Accommodation in Japanese cities is ridiculously expensive. No matter how far out you stay or how low-budget you try to go, prices are high and space is minimal. If you’re not careful you’ll find yourself in a hotel room where you can’t even turn around, let alone squeeze your kids on the floor to sleep. Finding spaces that work for families is easier outside Tokyo, and even more so in smaller cities and town, but our most recent trip was only to big cities. We had no choice but to dig deep for good options for our family with two kids under 4.
After much investigating we opted to rent an apartment for our time in Tokyo.
We did find several hotel options that could have worked, such as the Citadines Aparthotel. However for a similar price to the hotels, with an apartment rental we could get a little more space plus a kitchen and washing machine.
We rented a tiny, 7th floor apartment labeled a “1-bedroom” by the rental company, Live in Asia. It would would barely pass for a studio apartment in New York City. The “1-bedroom” moniker only worked because of a sliding door through the middle of the space. Nice for privacy, did nothing for sound.
We paid about $260/ night and this was after negotiating down the price as visitors to Japan were very few due to the tsunami earlier in the year. No, Tokyo is not cheap.
One pro of renting an apartment vs. a hotel is that we found ourselves in a residential neighborhood rather than a tourist district. This meant we were close to a large grocery store and pharmacy, as well as many restaurants and a train station. Two other big plusses for us in an apartment were having a kitchen, albeit a tiny kitchen
(think RV trailer kitchen), and a washing machine. We still ate most meals out but had breakfast at home each morning. As for washing clothes, we have never seen a public laundromat in Japan so when traveling with kids it was essential to us to have easy access to a washing machine and avoid hotel laundry expenses.
In Kyoto we also rented but a private house called Koto Inn through VRBO. The home was located in a residential neighborhood but very close to the subway, busses, restaurants and a number of tourist attractions including the Heian Shrine. We loved feeling part of a neighborhood yet being able to quickly access public transportation, food and activities.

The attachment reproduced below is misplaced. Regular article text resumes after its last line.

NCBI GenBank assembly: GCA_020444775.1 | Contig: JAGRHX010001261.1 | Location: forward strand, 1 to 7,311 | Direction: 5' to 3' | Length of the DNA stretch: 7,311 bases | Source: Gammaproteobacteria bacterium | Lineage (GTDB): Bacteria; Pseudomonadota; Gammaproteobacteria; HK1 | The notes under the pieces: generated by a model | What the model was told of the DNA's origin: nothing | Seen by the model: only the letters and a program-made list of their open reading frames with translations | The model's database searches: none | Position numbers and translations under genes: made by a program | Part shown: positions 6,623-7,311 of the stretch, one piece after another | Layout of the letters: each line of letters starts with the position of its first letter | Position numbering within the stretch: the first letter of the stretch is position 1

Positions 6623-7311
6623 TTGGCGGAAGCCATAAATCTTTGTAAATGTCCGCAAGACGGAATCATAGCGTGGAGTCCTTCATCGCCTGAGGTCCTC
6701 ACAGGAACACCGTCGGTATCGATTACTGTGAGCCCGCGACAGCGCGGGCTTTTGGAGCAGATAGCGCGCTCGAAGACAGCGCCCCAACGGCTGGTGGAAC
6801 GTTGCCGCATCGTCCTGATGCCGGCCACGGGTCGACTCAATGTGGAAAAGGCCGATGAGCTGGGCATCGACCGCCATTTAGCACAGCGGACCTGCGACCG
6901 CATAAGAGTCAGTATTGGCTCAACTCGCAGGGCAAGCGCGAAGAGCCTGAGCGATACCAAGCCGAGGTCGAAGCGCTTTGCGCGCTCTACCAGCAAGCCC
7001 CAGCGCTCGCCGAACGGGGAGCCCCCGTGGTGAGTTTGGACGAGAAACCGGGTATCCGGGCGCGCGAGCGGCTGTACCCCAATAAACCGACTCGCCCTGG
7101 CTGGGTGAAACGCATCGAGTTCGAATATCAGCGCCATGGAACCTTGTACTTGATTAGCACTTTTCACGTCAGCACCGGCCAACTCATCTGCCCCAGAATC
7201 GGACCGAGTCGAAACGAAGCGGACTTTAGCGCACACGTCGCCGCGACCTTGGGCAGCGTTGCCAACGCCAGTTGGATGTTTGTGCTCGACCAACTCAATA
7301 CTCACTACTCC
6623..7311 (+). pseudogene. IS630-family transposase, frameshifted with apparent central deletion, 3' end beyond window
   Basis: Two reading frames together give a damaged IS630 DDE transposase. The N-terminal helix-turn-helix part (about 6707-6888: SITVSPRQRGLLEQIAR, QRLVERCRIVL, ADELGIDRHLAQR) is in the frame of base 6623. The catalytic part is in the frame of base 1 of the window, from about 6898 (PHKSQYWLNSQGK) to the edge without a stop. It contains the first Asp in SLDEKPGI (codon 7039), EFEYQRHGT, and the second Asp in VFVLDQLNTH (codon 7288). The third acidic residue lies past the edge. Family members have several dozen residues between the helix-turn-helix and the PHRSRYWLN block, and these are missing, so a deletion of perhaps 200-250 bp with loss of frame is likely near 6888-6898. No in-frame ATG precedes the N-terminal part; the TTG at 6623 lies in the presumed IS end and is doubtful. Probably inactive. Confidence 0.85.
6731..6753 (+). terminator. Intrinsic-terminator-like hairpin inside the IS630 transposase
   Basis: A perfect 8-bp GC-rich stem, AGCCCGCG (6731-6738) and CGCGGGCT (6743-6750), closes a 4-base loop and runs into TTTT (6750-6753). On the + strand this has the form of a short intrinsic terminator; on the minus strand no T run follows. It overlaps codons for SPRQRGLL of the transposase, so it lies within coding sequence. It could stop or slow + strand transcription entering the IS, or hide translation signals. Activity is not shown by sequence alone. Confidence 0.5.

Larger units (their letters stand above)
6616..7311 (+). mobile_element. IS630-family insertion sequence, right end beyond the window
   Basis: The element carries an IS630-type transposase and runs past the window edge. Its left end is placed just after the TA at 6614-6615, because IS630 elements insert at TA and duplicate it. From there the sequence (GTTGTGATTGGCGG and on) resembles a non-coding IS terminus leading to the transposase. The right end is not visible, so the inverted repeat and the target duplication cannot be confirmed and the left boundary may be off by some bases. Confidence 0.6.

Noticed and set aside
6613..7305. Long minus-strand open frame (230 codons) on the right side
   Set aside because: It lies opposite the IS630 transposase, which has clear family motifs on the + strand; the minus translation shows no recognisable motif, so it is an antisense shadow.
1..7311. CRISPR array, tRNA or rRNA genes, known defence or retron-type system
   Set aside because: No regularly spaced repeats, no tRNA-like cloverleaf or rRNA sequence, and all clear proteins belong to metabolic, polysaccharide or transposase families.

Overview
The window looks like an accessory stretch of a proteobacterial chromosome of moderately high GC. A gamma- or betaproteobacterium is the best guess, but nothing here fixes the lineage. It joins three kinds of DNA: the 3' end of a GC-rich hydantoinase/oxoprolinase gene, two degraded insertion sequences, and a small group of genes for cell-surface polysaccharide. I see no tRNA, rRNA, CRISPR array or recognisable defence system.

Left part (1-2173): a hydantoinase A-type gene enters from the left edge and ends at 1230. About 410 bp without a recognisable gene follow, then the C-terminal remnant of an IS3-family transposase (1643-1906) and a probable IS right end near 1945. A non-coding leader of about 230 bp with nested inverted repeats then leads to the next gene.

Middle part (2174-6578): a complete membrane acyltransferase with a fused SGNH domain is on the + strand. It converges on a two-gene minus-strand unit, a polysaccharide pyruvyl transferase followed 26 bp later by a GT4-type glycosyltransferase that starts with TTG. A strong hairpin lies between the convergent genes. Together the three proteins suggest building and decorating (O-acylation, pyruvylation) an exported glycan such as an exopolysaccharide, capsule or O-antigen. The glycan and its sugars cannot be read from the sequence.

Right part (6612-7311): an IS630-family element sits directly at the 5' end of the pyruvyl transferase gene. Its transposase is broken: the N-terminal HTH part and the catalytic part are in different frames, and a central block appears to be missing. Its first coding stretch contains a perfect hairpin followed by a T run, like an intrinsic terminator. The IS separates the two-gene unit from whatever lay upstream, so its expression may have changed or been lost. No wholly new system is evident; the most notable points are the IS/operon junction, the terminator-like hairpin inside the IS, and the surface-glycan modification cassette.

The rental house was very small, although significantly larger than our Tokyo digs and for a slightly lower cost. The Kyoto house, a traditional machiya, consisted of two small bedrooms with a small sitting/ eating area between them, plus a small but well-stocked kitchen and a good-sized bathroom/ laundry area. The English-speaking owners provided an excellent orientation to the home and neighborhood, as well as written instructions in English for how to work everything in the home. We found the home suitable for our needs and we loved the traditional old machiya style, which is a small old-fashioned wooden house.
However “traditional” in Japan equals “fragile.” Think paper walls and delicate glass doors. Combine that with two small children and a few rainy days, which we had, and we discovered that renting such a home can be a little stressful with little ones. Our kids loved sleeping on the tatami floors and sitting on the floor to eat but given the delicate nature of old Japanese homes we would rent something more modern if we did it again, at least with such small children. VRBO offers many good options in Kyoto, both modern and traditional. A machiya is a great option with older kids or non-mobile babies, a more modern/ less breakable home could be more restful for worried parents.
Note: For our full review of the Koto Inn in Kyoto visit the home’s site at VRBO and scroll down to the review entitled “A Lovely Place to Stay in Kyoto, A Little Difficult With Children.”